But does this mean that vaccine producers are immune to liability no matter what they do? What if they knowingly produce a bad vaccine, or make a mistake in manufacturing? Now we are not talking about an unavoidable rare side effect, but a manufacturing error. This is the precise issue of the Supreme Court case.
The parents bringing the suit allege that the vaccine company, now part of Pfizer, kept producing an older version of the DTP vaccine even when a newer and safer version was available (this newer version is now in use). This, they argue, makes the company liable for injuries from the older and less safe vaccine.
While the facts of the claim are not at issue, it is instructive to review them. The claim is that the older whole cell pertussis vaccine, part of the diptheria, tetanus, pertussis vaccine (DTwP) has been largely replaced with the DTaP vaccine, which contains an acellular pertussis component. This change was partly due to rare cases of neurological disease (seizures and encephalopathy) following DTwP being given, as in this case.
However, scientific evidence did not support an actual link between DTwP and neurological injury. A 1990 review found:
There clearly is an increased risk of a convulsion after diphtheria-tetanus-pertussis immunization but no evidence that this produces brain injury or is a forerunner of epilepsy. Studies have also not linked immunization with either sudden infant death syndrome or infantile spasms.
In 1993 the Institute of Medicine conducted their own review of the evidence and concluded.
The committee concluded that the evidence is insufficient to indicate either the presence or absence of a causal relationship between DTP vaccine and permanent neurological damage.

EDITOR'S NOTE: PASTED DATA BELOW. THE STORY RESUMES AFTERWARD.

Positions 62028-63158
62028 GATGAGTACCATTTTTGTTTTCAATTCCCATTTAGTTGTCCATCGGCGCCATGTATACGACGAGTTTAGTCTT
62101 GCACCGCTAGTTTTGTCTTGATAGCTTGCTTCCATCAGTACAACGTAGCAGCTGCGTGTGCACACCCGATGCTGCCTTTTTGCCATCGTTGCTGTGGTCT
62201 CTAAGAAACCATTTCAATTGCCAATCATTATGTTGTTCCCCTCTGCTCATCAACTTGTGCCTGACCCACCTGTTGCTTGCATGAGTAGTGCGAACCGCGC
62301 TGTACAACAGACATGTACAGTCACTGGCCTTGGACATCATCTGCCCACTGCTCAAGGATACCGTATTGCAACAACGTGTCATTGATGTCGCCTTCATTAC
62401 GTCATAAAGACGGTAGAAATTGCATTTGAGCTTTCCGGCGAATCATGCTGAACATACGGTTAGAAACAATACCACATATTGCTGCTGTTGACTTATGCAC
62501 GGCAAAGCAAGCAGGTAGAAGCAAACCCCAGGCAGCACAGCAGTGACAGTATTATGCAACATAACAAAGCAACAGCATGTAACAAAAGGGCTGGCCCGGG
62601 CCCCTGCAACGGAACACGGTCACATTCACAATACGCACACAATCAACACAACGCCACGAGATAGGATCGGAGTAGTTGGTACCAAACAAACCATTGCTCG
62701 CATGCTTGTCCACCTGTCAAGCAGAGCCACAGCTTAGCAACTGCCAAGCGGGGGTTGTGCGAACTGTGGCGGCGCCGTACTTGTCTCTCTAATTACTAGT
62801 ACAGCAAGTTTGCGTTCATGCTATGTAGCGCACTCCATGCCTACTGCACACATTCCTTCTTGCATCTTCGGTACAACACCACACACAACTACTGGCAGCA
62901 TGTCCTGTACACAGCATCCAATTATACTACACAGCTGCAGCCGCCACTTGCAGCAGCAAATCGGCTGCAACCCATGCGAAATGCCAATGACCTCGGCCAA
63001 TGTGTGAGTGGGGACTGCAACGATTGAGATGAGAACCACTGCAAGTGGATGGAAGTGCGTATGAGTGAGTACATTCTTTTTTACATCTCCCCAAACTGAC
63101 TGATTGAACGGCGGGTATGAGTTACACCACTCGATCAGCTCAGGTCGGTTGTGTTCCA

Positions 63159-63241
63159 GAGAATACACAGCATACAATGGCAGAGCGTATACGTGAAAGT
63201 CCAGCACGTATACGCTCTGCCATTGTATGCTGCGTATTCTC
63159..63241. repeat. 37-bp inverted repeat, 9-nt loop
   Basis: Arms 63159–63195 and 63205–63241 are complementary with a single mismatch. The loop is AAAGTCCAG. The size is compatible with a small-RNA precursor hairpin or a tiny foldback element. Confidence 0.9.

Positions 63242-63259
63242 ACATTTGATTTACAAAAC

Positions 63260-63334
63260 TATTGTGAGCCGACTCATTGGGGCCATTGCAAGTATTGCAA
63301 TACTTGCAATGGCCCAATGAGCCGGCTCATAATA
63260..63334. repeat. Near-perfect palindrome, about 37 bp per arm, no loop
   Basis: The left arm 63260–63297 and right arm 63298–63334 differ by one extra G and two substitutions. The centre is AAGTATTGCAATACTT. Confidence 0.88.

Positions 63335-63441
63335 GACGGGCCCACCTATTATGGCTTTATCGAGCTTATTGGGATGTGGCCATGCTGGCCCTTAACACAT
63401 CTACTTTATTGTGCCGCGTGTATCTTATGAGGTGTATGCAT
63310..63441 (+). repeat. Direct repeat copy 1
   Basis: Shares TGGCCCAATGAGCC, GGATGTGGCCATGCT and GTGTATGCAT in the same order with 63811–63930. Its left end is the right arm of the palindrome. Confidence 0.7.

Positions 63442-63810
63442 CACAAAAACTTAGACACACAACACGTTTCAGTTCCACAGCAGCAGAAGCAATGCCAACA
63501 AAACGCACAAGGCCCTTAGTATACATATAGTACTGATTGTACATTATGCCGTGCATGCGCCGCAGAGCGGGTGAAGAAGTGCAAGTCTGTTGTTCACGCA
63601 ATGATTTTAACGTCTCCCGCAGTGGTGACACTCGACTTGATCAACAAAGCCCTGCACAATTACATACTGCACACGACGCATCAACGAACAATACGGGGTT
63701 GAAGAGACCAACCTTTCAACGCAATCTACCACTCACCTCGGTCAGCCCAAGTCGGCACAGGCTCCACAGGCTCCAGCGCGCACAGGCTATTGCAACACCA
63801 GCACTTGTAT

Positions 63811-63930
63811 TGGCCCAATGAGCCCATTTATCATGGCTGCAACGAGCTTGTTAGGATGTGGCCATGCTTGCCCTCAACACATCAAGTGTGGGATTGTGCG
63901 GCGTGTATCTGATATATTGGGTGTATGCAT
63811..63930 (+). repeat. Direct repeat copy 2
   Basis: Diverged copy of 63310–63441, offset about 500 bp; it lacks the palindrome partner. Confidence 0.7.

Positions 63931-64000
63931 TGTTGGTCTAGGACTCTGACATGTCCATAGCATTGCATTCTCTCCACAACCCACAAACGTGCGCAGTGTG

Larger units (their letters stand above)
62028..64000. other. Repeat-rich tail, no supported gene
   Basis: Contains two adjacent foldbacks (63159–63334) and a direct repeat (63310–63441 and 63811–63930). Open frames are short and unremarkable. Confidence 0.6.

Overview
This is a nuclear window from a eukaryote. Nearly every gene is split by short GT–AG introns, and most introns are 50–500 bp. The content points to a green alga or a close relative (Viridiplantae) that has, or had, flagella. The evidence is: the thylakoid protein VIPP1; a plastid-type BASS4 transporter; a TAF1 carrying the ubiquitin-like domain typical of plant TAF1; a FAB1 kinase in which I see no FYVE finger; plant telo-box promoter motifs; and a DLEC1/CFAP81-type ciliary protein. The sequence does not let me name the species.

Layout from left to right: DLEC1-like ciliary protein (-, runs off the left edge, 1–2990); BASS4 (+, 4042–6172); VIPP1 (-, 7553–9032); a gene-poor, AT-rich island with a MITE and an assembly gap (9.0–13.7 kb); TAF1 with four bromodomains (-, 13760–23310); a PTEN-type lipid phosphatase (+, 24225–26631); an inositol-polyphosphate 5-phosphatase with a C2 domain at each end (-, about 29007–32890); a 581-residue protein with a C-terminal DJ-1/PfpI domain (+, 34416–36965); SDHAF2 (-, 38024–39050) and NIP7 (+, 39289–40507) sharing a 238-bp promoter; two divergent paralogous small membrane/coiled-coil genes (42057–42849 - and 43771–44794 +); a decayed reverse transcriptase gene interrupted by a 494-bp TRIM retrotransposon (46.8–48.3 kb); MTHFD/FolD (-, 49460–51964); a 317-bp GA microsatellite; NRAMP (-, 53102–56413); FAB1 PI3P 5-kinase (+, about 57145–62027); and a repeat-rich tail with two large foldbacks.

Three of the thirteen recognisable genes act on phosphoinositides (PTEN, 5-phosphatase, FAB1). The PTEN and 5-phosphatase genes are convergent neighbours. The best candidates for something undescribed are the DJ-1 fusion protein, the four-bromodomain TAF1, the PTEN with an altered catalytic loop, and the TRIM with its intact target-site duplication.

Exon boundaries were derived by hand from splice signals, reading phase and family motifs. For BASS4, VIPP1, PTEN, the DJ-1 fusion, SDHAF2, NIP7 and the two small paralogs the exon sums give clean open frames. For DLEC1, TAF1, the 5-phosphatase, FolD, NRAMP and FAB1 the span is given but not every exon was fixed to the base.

But a later (1994) extensive population-based case control study found:
This study did not find any statistically significant increased risk of onset of serious acute neurological illness in the 7 days after DTP vaccine exposure for young children.
As far as I can find, that seems to be the last of the major studies of DTwP and neurological injury.
But, as the silicone implant case demonstrates, having the science on your side is not enough to protect companies from serious financial harm due to law suits, even to the point of destroying an industry.
The results of this case will be very interesting to follow. I don’t know all the details of the case (what the company knew at the time and their decision-making process – details that may become relevant), but my review of the scientific evidence indicates that, once the dust had settled it seems as if there is no causal connection between DTwP and neurological injury.
That question aside, the legal issue is whether or not parents can bypass the vaccine court and sue companies directly for alleged manufacturing defect. This is a tough question, and will likely require a delicate balance of two competing interests. On the one hand, we want companies to be motivated by the threat of suit to adhere to the best manufacturing processes possible and to produce the safest vaccines possible. On the other hand, we don’t want frivolous, misguided, or even malicious suits to threaten a much-needed industry.
The case may hinge on the interpretation of the intent of the Vaccine Injury Act – not what the law should be, but what the law actually states. This, of course, may lead to a legislative battle to pass a new law that will strike the proper balance of accountability and protection that the vaccine industry requires.